Hunter College is getting into the real-estate business.
Former city landmarks chief and Hunter College President Jennifer Raab wants to sell off the school’s 3.5-acre Kips Bay nursing campus, near the recently sold Peter Cooper Village at 25th Street and the F.D.R. Drive, and build a 16-story building for science and health-professions programs at 67th Street and Second Avenue, closer to its overcrowded main campus on the Upper East Side.
By the end of the year, according to an official at the public college, Hunter will issue a request for expressions of interest in the 25th Street site, a testing of the waters that would give Hunter a sense of how much money it could make from the deal—and by extension, how much the uptown building project will cost taxpayers or donors.
The project rivals some of the development schemes that have been a hallmark of the Bloomberg administration, in complexity and controversy if not in size.
The controversial part comes in because the whopper that Ms. Raab wants to build would displace the 80-year-old Julia Richman Education Complex, a set of six elementary, middle and high schools that have stood at the vanguard of the wildly popular small-schools movement.
Meanwhile, the property swap has inspired a healthy debate on the faculty list-serve. (The Hunter faculty was scheduled to have a meeting on the issue on Nov. 15.) Last month, for example, sociology professor Claus Mueller took a swipe at Ms. Raab, writing: “As with other Hunter College executive decisions lacking in transparency, the Julia Richman Education Complex project raises numerous questions and issues.”
The suspicious attitude towards Ms. Raab goes back to her hiring five years ago, when some professors objected to her lack of experience at educational institutions and her deep political connections. But the Julia Richman proposal has earned her allies as well, particularly among the science faculty. In a response to Mr. Mueller’s comments, Roger Persell, an associate professor of biology, called Ms. Raab’s management style “eccentric” and “difficult,” but he also gave her credit for bringing better science facilities further than anyone else has.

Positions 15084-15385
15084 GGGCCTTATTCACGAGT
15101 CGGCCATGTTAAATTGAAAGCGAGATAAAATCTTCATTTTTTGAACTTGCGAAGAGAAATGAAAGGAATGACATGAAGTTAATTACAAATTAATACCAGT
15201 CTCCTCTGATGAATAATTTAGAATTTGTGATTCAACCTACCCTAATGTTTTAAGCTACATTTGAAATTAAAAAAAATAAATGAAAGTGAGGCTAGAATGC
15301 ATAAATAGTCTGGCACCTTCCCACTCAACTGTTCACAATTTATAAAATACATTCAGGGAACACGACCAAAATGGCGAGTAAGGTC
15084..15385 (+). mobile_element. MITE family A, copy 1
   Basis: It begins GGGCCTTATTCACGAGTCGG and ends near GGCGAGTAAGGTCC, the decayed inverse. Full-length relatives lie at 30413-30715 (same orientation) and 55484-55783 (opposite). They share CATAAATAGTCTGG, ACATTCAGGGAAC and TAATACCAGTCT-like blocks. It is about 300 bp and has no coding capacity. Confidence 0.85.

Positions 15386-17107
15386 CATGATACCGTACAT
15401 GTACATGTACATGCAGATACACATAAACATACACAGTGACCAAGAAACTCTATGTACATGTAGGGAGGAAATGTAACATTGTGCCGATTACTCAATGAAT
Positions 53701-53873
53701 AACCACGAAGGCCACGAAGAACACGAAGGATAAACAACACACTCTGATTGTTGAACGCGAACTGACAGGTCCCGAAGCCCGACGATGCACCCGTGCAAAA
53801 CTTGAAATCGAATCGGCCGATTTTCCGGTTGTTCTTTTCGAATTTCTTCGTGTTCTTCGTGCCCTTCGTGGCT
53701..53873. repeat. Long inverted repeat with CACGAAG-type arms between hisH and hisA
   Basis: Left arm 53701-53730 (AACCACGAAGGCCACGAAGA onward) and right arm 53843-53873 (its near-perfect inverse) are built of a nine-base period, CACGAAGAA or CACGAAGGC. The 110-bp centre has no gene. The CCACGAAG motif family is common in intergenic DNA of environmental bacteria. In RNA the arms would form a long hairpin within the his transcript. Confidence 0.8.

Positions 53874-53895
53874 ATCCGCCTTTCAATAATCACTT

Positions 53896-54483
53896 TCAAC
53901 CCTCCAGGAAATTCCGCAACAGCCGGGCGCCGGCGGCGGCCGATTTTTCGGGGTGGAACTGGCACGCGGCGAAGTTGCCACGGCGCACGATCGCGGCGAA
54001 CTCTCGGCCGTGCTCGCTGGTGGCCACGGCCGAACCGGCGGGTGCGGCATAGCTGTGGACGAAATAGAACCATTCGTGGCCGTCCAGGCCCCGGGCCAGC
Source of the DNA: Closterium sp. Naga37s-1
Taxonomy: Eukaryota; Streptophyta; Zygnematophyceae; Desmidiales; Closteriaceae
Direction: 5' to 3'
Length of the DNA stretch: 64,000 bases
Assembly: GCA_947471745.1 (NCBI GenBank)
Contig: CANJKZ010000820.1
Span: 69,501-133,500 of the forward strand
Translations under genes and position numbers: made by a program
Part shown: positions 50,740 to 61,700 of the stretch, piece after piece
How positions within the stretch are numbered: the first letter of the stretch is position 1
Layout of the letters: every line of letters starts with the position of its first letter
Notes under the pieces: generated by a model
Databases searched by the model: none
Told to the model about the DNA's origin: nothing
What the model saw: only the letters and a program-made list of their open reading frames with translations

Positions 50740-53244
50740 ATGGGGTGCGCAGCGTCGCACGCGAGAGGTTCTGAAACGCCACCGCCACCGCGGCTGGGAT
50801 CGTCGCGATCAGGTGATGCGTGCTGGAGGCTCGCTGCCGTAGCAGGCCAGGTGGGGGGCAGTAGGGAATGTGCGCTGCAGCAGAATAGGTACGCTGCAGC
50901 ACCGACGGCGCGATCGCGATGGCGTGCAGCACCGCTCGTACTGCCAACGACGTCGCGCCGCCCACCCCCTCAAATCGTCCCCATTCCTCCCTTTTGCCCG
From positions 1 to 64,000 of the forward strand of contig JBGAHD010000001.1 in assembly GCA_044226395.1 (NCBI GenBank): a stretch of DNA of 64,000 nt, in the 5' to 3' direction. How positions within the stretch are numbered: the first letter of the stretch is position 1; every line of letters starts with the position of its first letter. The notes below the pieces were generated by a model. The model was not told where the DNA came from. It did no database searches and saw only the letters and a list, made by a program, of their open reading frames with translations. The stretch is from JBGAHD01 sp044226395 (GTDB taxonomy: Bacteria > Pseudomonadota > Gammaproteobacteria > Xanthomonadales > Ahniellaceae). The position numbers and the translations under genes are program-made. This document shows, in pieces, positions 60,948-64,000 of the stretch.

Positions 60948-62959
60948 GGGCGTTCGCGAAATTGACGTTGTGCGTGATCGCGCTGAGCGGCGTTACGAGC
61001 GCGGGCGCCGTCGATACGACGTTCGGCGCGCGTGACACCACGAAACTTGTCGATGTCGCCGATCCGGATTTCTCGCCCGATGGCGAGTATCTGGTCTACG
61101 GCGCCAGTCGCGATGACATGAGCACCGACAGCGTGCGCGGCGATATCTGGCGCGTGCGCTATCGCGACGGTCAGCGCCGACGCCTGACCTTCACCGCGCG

“There are complaints about every president,” Mr. Persell told The Observer in a follow-up interview. “She’s an extremely smart person and is very politically savvy, and she has an insight into the New York City community that none of the other presidents I have been under have had. I attribute the success she has had with this so far to her understanding of larger New York City issues.”
The private developer that bids on the one million square feet of development rights on East 25th Street would have to build a new campus for Julia Richman on the property, according to the city Department of Education’s instructions, and also accommodate the 600 dorm rooms that are currently there, either keeping them on the site or moving them elsewhere.
Many of the complex’s educators, parents, students and neighbors object that even if the new school building were state-of-the-art, the swap would put them in a worse location, obviate millions of dollars of renovations, and ruin an increasingly productive relationship with the community that had formerly called the building “Julia Rikers.”
A few hundred opponents of the school swap, more than half of whom were students, held a rally on Nov. 14 to block it from going through, marching the two blocks from the school complex, at 67th Street and Second Avenue, to the office of Ms. Raab, carrying a scroll that claimed that “thousands and thousands of JREC parents and neighbors” wanted to keep the school complex where it is.
“I think it’s unconscionable,” said Jane Hirschmann, who organized the rally and is the mother of three Julia Richman complex alumni. “We have built up these schools over the last 12 years and forged a really deep connection with the community. We have a list of community groups that have committed to our children’s well-being. We have at least two orchestras and one chorus that use our auditorium. Why would you want to destroy that?”
But the school complex is also just down the street from Hunter’s main campus. Hunter wants to replace it with up to 14 stories of classrooms and labs (and two stories for mechanical equipment) that would consolidate the science labs, now located elsewhere on the main campus, as well as the nursing, nutrition, physical-therapy classrooms and labs that are in Kips Bay.